on developing countries and if so, which effects?
It is essential that the benefits of the nanotechnology revolution
be shared more broadly than the benefits of the information revolution
of the 1990s, which were concentrated in countries that were already
developed. If nanotechnology really does lead to a new way of manufacturing
that does not require large factories, this will mean that developing
companies can compete more easily than in the current world, in
which large investments are needed. I think the areas in which the
impact can be the greatest are applications of nanotechnology to
producing clean, abundant energy (still to be developed or in development)
and for providing clean water. Nanotech filtration devices could
contribute greatly to improved health in developing countries.
Will the environment suffer or profit from nanotechnology?
I do not know that we can definitively say at this point. There
are opportunities for great benefits to be realized in the areas
of clean energy generation, increased energy efficiency due to new
processes, reduced materials waste and pollution from manufacturing,
nanotechnology based environmental remediation techniques (such
as the recently announced discovery that metal nanoparticles can
be used to clean groundwater, water filtration, and other possible
breakthroughs). But there are also possible dangers, as we have
seen with other new chemicals in the past. Now, we need to concern
ourselves not only with new chemical compositions, but with new
chemical reactivity based on the size and structure of nanoscale
materials, and so we will need to be even more diligent to ensure
that harmful substances are not released into the environment, where
they could have unforeseen effects.
Do you see any practical and/or ethical concerns in using
nanotechnology in medicine (e.g. implanting machines in humans /
physiological immortality through cell repair and augmentation)?
There are certainly concerns with using nanotechnology in this way.
First and foremost, we need to be sure that nanotechnology used
to treat diseases does not do more harm than good. While this rule
of thumb should apply to all medical technologies, the small size
of nanotechnology may raise particular concerns. In the long term,
many questions are raised by the possibilities of implanting machines
in humans that could improve human performance in a variety of ways.
At present, these applications are still the stuff of science fiction,
but it is critical that we think about these issues before the applications
become reality, because at that point we cannot undo them. Do we
really want a world where those who can afford the technology can
live forever and be always healthy, while those who are less fortunate
financially cannot enjoy such benefits? These questions are much
bigger than the ones scientists and engineers are answering in the
lab, and we need to involve people from all walks of life in deciding
what to allow and what to prevent.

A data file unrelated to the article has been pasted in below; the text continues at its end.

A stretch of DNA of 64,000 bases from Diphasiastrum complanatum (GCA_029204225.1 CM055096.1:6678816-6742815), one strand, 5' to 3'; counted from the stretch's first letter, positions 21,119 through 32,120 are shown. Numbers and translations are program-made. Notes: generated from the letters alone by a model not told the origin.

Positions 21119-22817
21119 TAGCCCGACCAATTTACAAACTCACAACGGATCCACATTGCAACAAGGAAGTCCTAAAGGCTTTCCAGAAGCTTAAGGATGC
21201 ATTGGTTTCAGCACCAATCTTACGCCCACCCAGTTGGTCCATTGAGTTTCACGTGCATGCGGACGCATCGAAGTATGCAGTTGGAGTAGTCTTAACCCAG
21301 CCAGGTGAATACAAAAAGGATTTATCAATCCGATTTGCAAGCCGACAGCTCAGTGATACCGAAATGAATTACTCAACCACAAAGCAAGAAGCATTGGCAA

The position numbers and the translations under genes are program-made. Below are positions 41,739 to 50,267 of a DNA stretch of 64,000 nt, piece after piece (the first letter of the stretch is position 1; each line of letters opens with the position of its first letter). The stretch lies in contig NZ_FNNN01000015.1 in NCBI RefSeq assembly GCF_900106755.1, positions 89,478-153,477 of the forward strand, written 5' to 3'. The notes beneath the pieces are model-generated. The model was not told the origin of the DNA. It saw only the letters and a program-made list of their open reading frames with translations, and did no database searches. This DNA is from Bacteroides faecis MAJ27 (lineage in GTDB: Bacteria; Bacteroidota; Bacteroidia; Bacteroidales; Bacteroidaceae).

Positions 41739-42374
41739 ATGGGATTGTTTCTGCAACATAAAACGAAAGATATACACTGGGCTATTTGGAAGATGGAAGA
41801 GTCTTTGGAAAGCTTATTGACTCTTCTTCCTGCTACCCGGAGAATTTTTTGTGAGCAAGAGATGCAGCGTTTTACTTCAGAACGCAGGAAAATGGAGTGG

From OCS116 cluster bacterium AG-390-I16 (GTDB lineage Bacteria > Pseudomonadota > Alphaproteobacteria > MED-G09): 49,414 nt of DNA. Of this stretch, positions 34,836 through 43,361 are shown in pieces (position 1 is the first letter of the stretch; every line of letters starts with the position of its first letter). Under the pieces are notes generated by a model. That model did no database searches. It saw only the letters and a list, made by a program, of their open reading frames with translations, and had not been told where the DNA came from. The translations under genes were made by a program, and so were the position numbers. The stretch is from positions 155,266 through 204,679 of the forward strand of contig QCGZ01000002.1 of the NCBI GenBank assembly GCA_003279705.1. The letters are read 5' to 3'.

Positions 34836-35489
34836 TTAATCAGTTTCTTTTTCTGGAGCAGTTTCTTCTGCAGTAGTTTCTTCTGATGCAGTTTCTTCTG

What do you think will be the military benefits of nanotechnology?
Will there be a new arms race with nano-weapons? Who would be the
In the short term, the benefits will be in the protection of soldiers.
Work is already underway to develop improved armor and uniforms
that can protect the wearer from incoming projectiles and can be
"smart," sensing the physiological state of the soldier
and administering care if needed. Sensors above the field and in
uniforms will help track the movements of troops on the battlefield,
which will prevent friendly fire and reduce casualties. Science
fiction has told tales of nano-weapons, and I do not think there
is any reason to believe that a nano-weapon could not be developed.
The question is, do we want to open this door or not? It might be
possible to develop a non-lethal nano-weapon, which would be preferable
to today's lethal weapon. But we might also end up with a
nano-weapon of mass destruction that we would regret. We made this
mistake with nuclear weapons before and have spent years trying
to get rid of them.
What should governments do to prevent a misuse of nanotechnology
in the above mentioned fields?
In the context of nano-weapons, governments could enter into treaties
limiting or banning the development and/or use of nano-weapons.
To do this before any such weapon has even been conceived will require
great foresight, and as such will be difficult to achieve. In the
context of sensors that can be beneficial on the battlefield, they
might also then be employed domestically, which could increase homeland
security but at the same time result in threats to privacy. This
is going to require diligence on the part of defenders of privacy
to ensure that this right is not unduly infringed upon.
Please specify (if not mentioned above), what are the greatest
benefits resulting from nanotechnology? the greatest dangers?
Rick Smalley, who won the Nobel Prize for his discovery of fullerenes,
has stated that he believes access to clean, abundant energy is
the solution to the world's problems--because with enough
energy, most of the other major problems can be solved--and that
nanotechnology could offer ways to achieve this. This could be nanotechnology's
greatest benefit, if it can fill this role.
One great danger that I fear is that nanotechnology will simply
follow the model of other advanced technologies, providing benefits
only to the developed world and merely widening the gap between
the developed and developing countries.
The "grey goo" danger is one that is often talked about,
that nanotechnology will "come alive" and replicate itself
and take over. It is important to understand that we are far from
anything that could ever do this at this time. But we should not
discount the remote possibility that it could happen; rather we
should be sure that when new devices or techniques are developed,
it is done in a way that cannot run out of control. In fact, a great
danger to nanotechnology is that fears of these science fiction
scenarios prevent the public from accepting a safe new technology
with great promise.
Nikos Nikolidakis, Free University
Berlin, 2003 Fall intern